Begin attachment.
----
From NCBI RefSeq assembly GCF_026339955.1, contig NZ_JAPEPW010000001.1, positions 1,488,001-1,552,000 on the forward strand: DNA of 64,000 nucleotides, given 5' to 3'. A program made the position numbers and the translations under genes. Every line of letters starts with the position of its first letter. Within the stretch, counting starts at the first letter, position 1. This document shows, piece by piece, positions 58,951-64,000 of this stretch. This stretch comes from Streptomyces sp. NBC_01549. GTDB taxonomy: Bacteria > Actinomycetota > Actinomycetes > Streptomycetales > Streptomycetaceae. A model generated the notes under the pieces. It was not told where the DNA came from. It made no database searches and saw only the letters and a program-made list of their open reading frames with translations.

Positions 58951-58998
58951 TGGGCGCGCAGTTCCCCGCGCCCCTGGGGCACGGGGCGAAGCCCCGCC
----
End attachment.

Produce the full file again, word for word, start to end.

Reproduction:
From NCBI RefSeq assembly GCF_026339955.1, contig NZ_JAPEPW010000001.1, positions 1,488,001-1,552,000 on the forward strand: DNA of 64,000 nucleotides, given 5' to 3'. A program made the position numbers and the translations under genes. Every line of letters starts with the position of its first letter. Within the stretch, counting starts at the first letter, position 1. This document shows, piece by piece, positions 58,951-64,000 of this stretch. This stretch comes from Streptomyces sp. NBC_01549. GTDB taxonomy: Bacteria > Actinomycetota > Actinomycetes > Streptomycetales > Streptomycetaceae. A model generated the notes under the pieces. It was not told where the DNA came from. It made no database searches and saw only the letters and a program-made list of their open reading frames with translations.

Positions 58951-58998
58951 TGGGCGCGCAGTTCCCCGCGCCCCTGGGGCACGGGGCGAAGCCCCGCC